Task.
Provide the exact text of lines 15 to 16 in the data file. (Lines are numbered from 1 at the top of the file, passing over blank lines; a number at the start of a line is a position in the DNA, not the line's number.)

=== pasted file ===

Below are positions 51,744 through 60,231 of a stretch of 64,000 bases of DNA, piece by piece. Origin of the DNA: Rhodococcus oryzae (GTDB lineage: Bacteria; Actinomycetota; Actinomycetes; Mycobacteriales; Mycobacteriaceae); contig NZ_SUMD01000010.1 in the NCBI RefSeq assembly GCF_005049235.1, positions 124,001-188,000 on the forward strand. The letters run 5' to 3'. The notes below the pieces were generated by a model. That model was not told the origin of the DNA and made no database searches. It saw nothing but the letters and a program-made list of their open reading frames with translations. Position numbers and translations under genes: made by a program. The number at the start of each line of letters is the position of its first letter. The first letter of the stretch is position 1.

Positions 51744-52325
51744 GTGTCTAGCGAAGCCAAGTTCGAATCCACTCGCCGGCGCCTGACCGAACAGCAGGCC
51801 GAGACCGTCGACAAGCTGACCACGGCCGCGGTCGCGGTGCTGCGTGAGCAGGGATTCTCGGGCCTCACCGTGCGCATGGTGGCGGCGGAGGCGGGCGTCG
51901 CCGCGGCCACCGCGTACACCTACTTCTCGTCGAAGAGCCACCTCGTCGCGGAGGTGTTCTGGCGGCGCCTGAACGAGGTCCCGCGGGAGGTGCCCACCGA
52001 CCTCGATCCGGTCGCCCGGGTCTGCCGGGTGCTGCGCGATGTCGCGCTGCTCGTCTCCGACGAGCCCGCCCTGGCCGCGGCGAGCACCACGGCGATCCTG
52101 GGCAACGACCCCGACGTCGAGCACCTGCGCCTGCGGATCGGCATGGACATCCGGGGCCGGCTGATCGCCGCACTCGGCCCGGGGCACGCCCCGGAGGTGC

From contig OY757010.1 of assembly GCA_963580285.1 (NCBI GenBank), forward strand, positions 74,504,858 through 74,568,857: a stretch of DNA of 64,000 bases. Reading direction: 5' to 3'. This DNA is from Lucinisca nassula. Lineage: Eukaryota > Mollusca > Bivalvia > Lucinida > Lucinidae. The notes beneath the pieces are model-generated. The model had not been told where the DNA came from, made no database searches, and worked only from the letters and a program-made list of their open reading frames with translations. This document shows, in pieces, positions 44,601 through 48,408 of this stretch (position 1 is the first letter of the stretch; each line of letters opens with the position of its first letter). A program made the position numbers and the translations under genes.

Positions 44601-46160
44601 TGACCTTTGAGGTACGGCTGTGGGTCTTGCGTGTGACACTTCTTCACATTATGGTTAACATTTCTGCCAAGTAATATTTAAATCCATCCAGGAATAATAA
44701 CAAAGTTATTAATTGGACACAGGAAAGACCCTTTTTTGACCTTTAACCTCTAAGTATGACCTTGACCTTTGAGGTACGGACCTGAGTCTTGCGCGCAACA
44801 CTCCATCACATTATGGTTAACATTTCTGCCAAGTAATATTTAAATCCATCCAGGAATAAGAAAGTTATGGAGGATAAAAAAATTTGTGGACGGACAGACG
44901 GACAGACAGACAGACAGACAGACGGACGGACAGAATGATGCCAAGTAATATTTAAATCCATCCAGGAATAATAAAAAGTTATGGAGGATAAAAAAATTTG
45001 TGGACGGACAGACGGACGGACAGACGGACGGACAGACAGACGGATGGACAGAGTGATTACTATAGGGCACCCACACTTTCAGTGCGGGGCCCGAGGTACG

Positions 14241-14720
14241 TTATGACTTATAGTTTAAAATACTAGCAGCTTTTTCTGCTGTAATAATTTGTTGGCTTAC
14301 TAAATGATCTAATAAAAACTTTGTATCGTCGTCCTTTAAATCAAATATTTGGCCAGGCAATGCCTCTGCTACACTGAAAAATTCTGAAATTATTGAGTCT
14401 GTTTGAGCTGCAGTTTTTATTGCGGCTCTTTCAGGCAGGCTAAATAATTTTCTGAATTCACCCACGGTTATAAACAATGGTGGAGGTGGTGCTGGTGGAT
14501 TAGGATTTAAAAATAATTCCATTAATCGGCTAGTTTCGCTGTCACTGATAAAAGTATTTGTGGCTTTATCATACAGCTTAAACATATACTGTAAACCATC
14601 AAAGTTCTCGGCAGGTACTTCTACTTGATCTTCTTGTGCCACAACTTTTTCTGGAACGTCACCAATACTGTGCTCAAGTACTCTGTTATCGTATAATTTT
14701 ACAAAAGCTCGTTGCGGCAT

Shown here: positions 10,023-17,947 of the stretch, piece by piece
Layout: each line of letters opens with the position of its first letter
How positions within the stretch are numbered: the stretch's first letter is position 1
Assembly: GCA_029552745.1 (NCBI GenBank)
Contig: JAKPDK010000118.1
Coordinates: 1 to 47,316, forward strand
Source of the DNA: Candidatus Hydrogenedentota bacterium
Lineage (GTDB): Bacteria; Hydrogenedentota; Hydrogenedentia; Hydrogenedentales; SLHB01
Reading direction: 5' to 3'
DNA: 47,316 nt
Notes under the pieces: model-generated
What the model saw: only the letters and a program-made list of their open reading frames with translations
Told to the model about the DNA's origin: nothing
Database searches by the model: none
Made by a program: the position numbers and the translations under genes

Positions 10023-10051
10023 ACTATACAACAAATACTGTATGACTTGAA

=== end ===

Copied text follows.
Positions 14241-14720
14241 TTATGACTTATAGTTTAAAATACTAGCAGCTTTTTCTGCTGTAATAATTTGTTGGCTTAC